متغیرهای سازمانی، برداشت های نیروی فروش از آمادگی برای تغییر، یادگیری و عملکرد در میان تیم های مرزگستری : یک چارچوب مفهومی و گزاره برای تحقیق
|کد مقاله||سال انتشار||مقاله انگلیسی||ترجمه فارسی||تعداد کلمات|
|21596||2004||17 صفحه PDF||سفارش دهید||محاسبه نشده|
Publisher : Elsevier - Science Direct (الزویر - ساینس دایرکت)
Journal : Industrial Marketing Management, Volume 33, Issue 4, May 2004, Pages 289–305
Sales organizations are continuously developing new ideas and approaches to be more competitive. One of the approaches taken by most successful organizations is the move from individuals to boundary-spanning, cross-functional teams. Sales teams are being employed to counter efforts by buying organizations to form buying centers. It is proffered in this paper that organizations that are ready for change are conducive to enhancement of sales team learning. Organization readiness for change is a condition impacted by a variety of organizational antecedent variables such as culture and climate. This paper proposes that sales team learning is impacted by team members' perceptions of the organization's readiness for change. In addition, we also posit the moderating influence of two environmental variables: turbulence and competitive intensity on the relationship between readiness for change and sales team learning. Sales team learning is then proposed to be related to a variety of sales outcomes. In this paper, we present a conceptual framework for understanding the contexts in which team learning occurs and the impact of team learning on team effectiveness. Throughout the paper, we present research propositions that provide opportunities for future examinations of team learning.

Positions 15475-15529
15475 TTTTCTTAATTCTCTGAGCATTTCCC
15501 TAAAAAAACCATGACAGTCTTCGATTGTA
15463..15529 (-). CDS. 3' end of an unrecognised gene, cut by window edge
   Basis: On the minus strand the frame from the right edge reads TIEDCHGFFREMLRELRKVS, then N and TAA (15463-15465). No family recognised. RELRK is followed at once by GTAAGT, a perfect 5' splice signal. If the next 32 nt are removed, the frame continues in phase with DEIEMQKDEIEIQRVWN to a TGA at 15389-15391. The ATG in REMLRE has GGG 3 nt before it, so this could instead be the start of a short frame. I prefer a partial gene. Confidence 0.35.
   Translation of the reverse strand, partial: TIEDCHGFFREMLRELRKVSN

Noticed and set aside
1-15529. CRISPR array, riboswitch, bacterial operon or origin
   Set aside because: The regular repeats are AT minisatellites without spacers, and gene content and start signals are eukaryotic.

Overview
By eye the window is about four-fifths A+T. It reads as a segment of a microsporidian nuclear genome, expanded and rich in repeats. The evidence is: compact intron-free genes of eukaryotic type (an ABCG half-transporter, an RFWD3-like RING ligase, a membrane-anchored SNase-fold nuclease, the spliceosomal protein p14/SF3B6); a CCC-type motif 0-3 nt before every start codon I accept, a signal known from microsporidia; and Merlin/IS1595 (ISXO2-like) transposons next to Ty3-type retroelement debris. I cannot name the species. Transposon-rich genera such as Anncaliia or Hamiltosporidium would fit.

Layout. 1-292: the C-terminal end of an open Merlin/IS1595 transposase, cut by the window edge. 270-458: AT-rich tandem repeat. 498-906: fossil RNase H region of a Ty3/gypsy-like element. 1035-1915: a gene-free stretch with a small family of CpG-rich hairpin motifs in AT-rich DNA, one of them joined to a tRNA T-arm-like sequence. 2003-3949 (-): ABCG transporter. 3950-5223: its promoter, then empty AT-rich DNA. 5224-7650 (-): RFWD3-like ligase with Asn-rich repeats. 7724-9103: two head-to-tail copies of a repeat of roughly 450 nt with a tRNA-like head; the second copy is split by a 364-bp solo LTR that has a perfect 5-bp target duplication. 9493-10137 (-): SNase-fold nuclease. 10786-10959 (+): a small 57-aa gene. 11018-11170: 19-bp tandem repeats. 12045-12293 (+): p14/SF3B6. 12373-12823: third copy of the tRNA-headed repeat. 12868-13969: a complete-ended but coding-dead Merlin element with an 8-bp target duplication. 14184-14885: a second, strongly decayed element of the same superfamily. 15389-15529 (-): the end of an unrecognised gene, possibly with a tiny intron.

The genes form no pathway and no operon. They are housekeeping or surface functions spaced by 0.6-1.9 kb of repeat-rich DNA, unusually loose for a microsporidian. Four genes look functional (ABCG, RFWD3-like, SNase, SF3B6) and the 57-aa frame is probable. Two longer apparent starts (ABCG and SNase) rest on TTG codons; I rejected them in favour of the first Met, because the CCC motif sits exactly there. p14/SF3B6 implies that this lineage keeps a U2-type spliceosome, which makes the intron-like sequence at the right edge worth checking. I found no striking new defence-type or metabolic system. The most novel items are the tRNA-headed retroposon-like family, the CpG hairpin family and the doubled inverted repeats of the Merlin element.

Management consultants and theorists have long emphasized the need for firms to alter their traditional approaches, experiment with new organizational structures, production processes, and marketing programs, and learn from the successes and failures they encounter when implementing new and different approaches (Fiol & Lyles, 1985). As the rate of business change continues to accelerate, sales organizations face challenging situations like rapid new product developments, corporate restructuring, emerging technologies, and globalization. The demands for handling change are rapidly increasing. One of the approaches taken by many successful sales organizations is the move from individualism to cross-functional, boundary-spanning teamwork (Perry, Pearce, & Sims, 1999). Moore (1994) suggests that such a change helps organizations because the very nature of a formal team allows for the accessibility to “pooled intelligence.” This approach is of particular interest in the area of business-to-business selling. As products and services become more technologically advanced, organizations are moving toward the formation of selling teams that help them stay competitive (Moon & Strong, 1994). A change-ready organization includes skill-based centers of excellence (Clark, Cavanaugh, Brown, & Sambamurthy, 1997). As sales organizations grow in their use and understanding of teams, it is imperative that they learn how the organization influences sales teams, how sales teams function, how sales teams play a learning role for the sales organization, and what makes sales teams effective. Understanding of learning in teams is a burgeoning but still limited focus of study. However, the growing reliance on sales teams in times of change beckons for understanding of the factors that enable team learning. For example, Edmondson (1999) found that for a team to consistently achieve high levels of performance, its members must actively ask questions, discuss errors, engage in experimentation and reflection, and seek external feedback. In other words, the team must learn. She predicted that teams that were effective at learning would attain better performance. As such, one broad goal of this paper is to address the question “What are the organizational features that will enhance team learning and the corresponding outcomes associated with learning?”